Medical and Pathological information
Thomas R. Beaver, M.D., Chief Medical Examiner of Volusia and Seminole Counties Medical Examiner's Office performed postmortem examinations of the cinematographer parachutist. The cause of death was complications of blunt force trauma to the extremities and neck.
Test and Research
The pilot stated during an interview with NTSB that he has been flying jumps since 1966 and has made over 2,000 drops. He as been with Skydive Deland since 1998 and was hired due to his experience in skydiving and is a skydiver himself. He is one of the six pilots that fly jump airplanes for Skydive Deland. The pilots for the jump airplane are independent contractor and are compensated by the number of individual jumpers that are released per airplane. The pilot of the jump airplane looks out for other airplanes and is vigilant in see and avoid. The skydivers look out for other skydivers, the speed of parachutes, vertical movements, and horizontal separation. One rule is for the skydivers not to cross runways during their descent near the airport. The jumps are conducted from assigned altitudes of 5,000 feet, 10,500 feet, or 13,500 feet. It takes about the 6 minutes to get from jump release altitude of 13,500 feet to the ground. There is no briefing with the jumpers before the flight with respect to which runway is going to be use and what type of approach will be executed. The pilots are aware of the landing zones on the airport. There are no standard operating procedures for return descents away from the runways. After the drops, the descent is done to the east or northeast to keep away from the airways, inside Daytona's airspace and to the south, there is Daytona's localizer. The procedures that he followed are in the FAA Advisory Circular 90.66A and what the city of Deland put out for noise abatement procedures.
A representative of the aircraft operator was asked by NTSB what is the protocol to enter the traffic pattern per Skydive Deland? He stated that verbal guidance is given to them (pilots) to follow the FAA rules and it up to their discretion. There are no written protocols. The only thing is the noise abatement procedures. Additionally, the NTSB requested a list of the pilots that fly the jump flights for Skydive Deland. The operator did not provide a list of pilots that are authorized to conducted jump flight for them.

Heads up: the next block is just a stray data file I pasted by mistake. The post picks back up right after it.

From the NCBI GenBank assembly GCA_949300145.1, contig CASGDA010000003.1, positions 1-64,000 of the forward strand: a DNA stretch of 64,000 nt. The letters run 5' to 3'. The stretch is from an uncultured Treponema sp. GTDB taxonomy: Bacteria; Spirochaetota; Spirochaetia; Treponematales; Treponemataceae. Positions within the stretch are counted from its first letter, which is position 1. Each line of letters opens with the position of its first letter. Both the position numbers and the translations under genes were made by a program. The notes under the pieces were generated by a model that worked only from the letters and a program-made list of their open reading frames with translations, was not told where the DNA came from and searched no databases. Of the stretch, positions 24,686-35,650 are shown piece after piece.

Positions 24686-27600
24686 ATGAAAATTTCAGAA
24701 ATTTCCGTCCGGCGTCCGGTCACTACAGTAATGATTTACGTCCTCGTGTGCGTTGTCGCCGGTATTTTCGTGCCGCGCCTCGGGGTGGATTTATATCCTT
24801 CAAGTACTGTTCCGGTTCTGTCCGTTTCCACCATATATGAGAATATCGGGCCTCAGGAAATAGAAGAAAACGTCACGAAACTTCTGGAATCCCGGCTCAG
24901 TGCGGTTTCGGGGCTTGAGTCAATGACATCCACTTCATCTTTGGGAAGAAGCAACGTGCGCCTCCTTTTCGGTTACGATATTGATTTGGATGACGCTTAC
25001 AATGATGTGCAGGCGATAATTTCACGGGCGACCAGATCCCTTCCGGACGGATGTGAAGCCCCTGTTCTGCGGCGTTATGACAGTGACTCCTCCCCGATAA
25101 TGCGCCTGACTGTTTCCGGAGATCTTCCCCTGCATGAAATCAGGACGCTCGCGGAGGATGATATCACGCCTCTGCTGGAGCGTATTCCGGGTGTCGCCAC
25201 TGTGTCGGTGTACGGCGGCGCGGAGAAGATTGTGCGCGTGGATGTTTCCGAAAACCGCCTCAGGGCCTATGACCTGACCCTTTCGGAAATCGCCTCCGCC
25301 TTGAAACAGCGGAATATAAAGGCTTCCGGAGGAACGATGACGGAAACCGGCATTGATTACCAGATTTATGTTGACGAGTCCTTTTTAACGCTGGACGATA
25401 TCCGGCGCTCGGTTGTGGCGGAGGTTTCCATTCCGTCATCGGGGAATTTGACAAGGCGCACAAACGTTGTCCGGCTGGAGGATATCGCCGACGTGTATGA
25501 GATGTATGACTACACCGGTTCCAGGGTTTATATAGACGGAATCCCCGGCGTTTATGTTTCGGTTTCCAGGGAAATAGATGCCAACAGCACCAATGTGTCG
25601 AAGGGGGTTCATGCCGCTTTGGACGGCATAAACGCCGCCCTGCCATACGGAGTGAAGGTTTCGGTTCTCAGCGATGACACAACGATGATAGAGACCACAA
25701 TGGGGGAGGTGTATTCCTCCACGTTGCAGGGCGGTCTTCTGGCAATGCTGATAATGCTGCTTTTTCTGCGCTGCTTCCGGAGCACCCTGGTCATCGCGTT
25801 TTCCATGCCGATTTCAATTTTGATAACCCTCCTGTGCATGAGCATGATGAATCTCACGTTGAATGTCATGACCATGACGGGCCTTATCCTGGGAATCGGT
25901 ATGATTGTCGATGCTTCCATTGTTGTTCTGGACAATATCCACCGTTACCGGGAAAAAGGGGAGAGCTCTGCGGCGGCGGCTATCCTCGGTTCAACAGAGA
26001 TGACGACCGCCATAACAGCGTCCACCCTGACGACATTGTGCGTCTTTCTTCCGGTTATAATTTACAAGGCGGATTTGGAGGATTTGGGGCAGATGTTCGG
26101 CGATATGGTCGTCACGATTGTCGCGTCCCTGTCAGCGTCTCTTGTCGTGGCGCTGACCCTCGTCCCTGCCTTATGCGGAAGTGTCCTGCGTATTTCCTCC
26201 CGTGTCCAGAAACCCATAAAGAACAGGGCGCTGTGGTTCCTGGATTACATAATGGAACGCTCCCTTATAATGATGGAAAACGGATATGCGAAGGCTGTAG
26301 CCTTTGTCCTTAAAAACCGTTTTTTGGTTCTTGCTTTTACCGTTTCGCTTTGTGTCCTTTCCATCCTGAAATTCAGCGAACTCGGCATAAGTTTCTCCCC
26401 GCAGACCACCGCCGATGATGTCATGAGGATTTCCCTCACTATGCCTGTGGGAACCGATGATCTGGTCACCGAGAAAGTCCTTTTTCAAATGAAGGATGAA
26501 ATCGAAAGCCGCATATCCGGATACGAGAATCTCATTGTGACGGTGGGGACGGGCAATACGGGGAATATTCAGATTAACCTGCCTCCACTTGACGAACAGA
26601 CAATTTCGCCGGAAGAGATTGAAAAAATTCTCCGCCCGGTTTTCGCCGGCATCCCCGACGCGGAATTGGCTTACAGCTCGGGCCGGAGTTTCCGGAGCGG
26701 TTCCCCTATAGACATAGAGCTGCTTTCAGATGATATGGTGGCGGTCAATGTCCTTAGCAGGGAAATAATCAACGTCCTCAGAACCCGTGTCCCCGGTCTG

The acting airport manager stated that there is no "Letter of Agreement" for airport operations between Skydive Deland and the City of Deland, only the lease for the property agreement. The City Commission for Deland conducted a study on noise abatement for the airport and approved a voluntary noise abatement procedure. The procedure outlines traffic patterns, limits to altitudes, and areas to avoid for noise abatement. It denotes to avoid noise sensitive areas south of the airport.
Several residences of the Deland airport provided to the NTSB correspondences between themselves and the City of Deland regarding concerns with safety issues at the Deland airport. The majority of the concerns were the operational practices of Skydive Deland, particularly the approaches and landings at the airport.
FAA Advisory Circular 90.66A, Recommended Standard Traffic Pattern and Practices for Aeronautical Operation at the Airports without Operating Control Towers, which the Deland airport is, outlines for parachute operations; "Pilots and parachutist should both be aware of the limited flight performance of the parachutes and take steps to avoid any potential conflicts between aircraft and parachute operations." The United States Parachute Association, Skydiving Aircraft Operation Manual, suggest that diligence should be exercised in watching for other air traffic. Turns during descent should be kept to a minimum.
A Letter of Agreement between Skydive Deland, FAA Daytona Beach Approach, and FAA Jacksonville Air Route Traffic Control Center, defines skydiving procedures and is supplemental to the Title 14 CFR Part 105. The Letter of Agreement defines the boundary of the jump zone and aircraft operating procedures. The jump zone below 4,000 feet Mean Sea Level (MSL) is the airspace within 1.5 nautical miles from the center of Deland airport. Above 4,000 feet MSL the jump zone is the airspace with 2.0 nautical miles from the airport center.
The aircraft wreckage was released by NTSB to the registered aircraft owner on April 25, 2005. The cinematograph equipment retained by NTSB for further examination was returned to the Deland Police Department on October 7, 2005.